Ride Guide to: Northeast Essex - Road Cycling UK

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Ride Guide to: Northeast Essex

Starting point: Colchester North

Essex is a funny county; while some of it lives up to the stereotype of grotty, post-war suburban sprawl, inhabited by girls in white stilettos and lads who drive modified Renault Fives, the vast majority of the county is quiet and rural and home to possibly the best network of virtually unused country lanes in the UK.

This ride starts and finishes in Colchester in northeast Essex. For a brief period during Roman times Colchester was the capital city of Britain: nowadays it’s a bustling, cosmopolitan town that benefits from being close enough to London for commuters to make it their home but far enough away from London to have some character of its own. By train Colchester is only an hour from London’s Liverpool Street station, so this ride is perfectly accessible for London-dwellers, and it’s at Colchester North station that the ride begins.

B1508, quieter route out to Sudbury

Head out of the station towards the roundabout and take the first exit, the B1508 to Sudbury. There are two roads that run from Colchester to Sudbury and this is the quieter of the two. Within two or three miles of leaving the station you are in open countryside and working your way through the village of Wormingford.

After Wormingford you descend a relatively steep hill by Essex/Suffolk standards and for the next mile or two it’s possible to maintain your momentum as the road meanders its way through Bures, following the path of the River Stour. Between Bures and Sudbury the road becomes fairly rolling, occasionally forcing you into your smaller gears if you’re not careful to gain as much momentum as you can on the descents.

After a few miles you will have made your way through Great Cornard and into Sudbury. For what is essentially a very small town, Sudbury has one of the most confusing one-way systems going. If you’re in a rush to get on with your ride the best thing you can do is KEEP LEFT, following the signs to Halstead and Braintree. If you do get tempted into doing a loop of Sudbury town centre, your frustration with the workings of the one-way system may be soothed by the town’s pleasing architecture.

Into Alphamstone

Following the signs to Halstead takes you across the river Stour and onto a cross roads with traffic lights. In front of you the road rises up menacingly and if you decide to go this route, you’ll be climbing for a mile or so. The easier, and more scenic, option is to turn left at the lights and follow the road through the village of Middleton and onto Lamarsh. Once in Lamarsh take a right up the hill into Alphamstone.

It’s at about this point that map reading becomes an almost impossible task, such is the density of tiny little back roads, and it’s easier to simply follow your nose and/or the signs to various villages.

After Alphamstone your next destination is Pebmarsh; there’s nothing much to stop for in the village so go straight through, following the signs to Halstead.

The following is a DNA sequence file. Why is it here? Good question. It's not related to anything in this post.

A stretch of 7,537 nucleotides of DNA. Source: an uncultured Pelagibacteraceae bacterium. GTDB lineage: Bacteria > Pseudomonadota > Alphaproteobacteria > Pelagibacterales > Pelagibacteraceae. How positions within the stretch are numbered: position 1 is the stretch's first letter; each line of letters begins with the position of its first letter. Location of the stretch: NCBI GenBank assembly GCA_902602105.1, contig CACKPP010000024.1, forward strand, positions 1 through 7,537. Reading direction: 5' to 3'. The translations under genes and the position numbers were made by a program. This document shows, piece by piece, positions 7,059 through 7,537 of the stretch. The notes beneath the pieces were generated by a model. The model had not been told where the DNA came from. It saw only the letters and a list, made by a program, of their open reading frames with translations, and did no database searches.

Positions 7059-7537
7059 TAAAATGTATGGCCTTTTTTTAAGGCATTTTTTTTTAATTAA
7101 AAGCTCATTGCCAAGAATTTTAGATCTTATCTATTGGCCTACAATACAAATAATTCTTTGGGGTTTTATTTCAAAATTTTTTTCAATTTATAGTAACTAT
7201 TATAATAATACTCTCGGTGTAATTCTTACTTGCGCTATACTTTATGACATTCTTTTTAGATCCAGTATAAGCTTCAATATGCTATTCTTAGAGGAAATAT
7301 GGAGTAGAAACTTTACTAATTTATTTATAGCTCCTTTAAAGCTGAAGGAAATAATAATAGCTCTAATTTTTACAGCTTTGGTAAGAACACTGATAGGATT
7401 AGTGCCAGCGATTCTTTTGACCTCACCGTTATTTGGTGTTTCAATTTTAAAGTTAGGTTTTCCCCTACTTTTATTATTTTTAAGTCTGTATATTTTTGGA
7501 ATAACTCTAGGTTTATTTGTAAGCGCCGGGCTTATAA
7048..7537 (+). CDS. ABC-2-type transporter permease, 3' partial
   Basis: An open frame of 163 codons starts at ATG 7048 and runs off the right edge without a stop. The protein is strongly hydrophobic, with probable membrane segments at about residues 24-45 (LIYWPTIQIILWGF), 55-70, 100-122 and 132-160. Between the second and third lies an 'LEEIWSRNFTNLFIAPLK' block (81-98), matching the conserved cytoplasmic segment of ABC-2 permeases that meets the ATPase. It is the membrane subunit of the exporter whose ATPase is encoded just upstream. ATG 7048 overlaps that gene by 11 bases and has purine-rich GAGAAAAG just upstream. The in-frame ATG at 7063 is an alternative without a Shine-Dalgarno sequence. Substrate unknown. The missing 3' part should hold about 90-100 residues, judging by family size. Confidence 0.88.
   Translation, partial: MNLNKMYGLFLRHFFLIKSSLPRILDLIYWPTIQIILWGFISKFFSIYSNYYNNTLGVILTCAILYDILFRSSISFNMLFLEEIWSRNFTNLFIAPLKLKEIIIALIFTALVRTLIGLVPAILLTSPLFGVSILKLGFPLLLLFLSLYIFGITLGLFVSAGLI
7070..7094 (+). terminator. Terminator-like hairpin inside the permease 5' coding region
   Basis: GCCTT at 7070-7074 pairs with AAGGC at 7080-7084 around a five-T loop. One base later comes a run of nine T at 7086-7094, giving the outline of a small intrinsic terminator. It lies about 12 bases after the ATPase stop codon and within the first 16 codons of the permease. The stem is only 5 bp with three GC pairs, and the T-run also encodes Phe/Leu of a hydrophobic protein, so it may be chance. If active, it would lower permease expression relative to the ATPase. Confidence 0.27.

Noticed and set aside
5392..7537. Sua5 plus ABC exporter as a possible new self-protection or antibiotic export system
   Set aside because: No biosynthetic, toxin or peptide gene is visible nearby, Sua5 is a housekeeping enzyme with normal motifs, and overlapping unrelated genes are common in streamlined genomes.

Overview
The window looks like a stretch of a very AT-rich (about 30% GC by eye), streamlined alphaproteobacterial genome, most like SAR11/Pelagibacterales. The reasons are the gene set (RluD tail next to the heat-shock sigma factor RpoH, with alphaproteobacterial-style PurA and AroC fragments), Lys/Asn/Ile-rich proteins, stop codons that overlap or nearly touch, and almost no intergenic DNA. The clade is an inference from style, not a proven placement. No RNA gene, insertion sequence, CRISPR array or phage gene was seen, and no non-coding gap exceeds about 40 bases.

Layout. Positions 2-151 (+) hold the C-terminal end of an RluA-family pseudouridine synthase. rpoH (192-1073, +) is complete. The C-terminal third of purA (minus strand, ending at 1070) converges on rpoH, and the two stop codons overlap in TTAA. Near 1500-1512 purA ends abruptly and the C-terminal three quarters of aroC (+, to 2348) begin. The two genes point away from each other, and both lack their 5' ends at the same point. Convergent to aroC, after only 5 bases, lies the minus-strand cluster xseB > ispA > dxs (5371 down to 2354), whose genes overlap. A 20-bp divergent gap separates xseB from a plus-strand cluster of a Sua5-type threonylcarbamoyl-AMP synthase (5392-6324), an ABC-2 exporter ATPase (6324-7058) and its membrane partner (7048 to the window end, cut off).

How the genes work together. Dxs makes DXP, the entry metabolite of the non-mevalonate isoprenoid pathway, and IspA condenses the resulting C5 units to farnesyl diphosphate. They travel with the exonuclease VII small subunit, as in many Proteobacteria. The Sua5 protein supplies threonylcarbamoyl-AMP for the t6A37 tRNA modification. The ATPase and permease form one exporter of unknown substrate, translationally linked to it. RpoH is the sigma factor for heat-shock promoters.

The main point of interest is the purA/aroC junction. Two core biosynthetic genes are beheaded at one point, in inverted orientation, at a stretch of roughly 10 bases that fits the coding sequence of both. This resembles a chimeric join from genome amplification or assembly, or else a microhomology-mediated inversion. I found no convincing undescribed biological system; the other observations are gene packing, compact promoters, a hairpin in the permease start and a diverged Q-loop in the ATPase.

The village of Pebmarsh

Before long you want to turn left so that you can make your way to, and then across, the A1124 towards Burtons Green. The best way to do this is by taking the left turn signposted “the Colnes” about a mile after Pebmarsh. The roads are really good fun here – twisty and hilly, and judging by the thick ridge of gravel in the centre, hardly used by motorised traffic. There are a few tight, blind turns so beware to keep an ear out for cars.

Small, quiet roads round Burtons Green
There are plenty of cafés to choose from…

Having crossed the A1124, you’re on some really small roads as you go through Burtons Green. If you’re with friends it’s probably around here that things will start to get competitive; the bad roads, covered in mud, make you feel like you’re racing in Paris-Roubaix and you instinctively start clicking up into bigger gears.

Wasting a bit too much energy along this stretch isn’t a problem as once you get to the end of the road you can either head right, to Stisted where there’s a nice cyclists’ café, or keep to the route and go left to Coggeshal where there are a couple of cafés to choose from, should you need the energy.

Bures Church, past early on in the ride

Coggeshal is a quaint Essex village and is a nice place to spend a couple of hours on a sunny afternoon. All good things must come to an end however and before long you have to saddle up again and start back towards Colchester. The most picturesque route is to cross over the A120 and take the back road across to Great Tey, and from here to Aldham.

From Aldham you can ride to Eight Ash Green where you can turn left, eventually climbing the hill up to West Bergholt, a village you will recognise having passed through it once on your way to Sudbury, situated as it is on the B1508. It’s now just a short roll back down to Colchester.


One of the best things about Essex from a cyclist’s point of view is the sheer number of roads available, making exploring either a very enjoyable or very frustrating experience depending on your luck. Rather than give you a map to follow, we’ve just given you the outline of the villages you should look to pass through.

Here’s the list of villages in the order you should aim for:

Colchester North BR, West Bergholt, Bures, Sudbury, Middleton, Henny Street, Lamarsh, Alphamstone, Pebmarsh, Burtons Green, Coggeshal, Great Tey, Aldham, Eight Ash Green, West Bergholt, Colchester North BR.

Route Details

Where: Anti-clockwise loop West of Colchester
Grade: Medium
Distance: About 70km (if you don’t get lost)
Start/End Point: Colchester North BR


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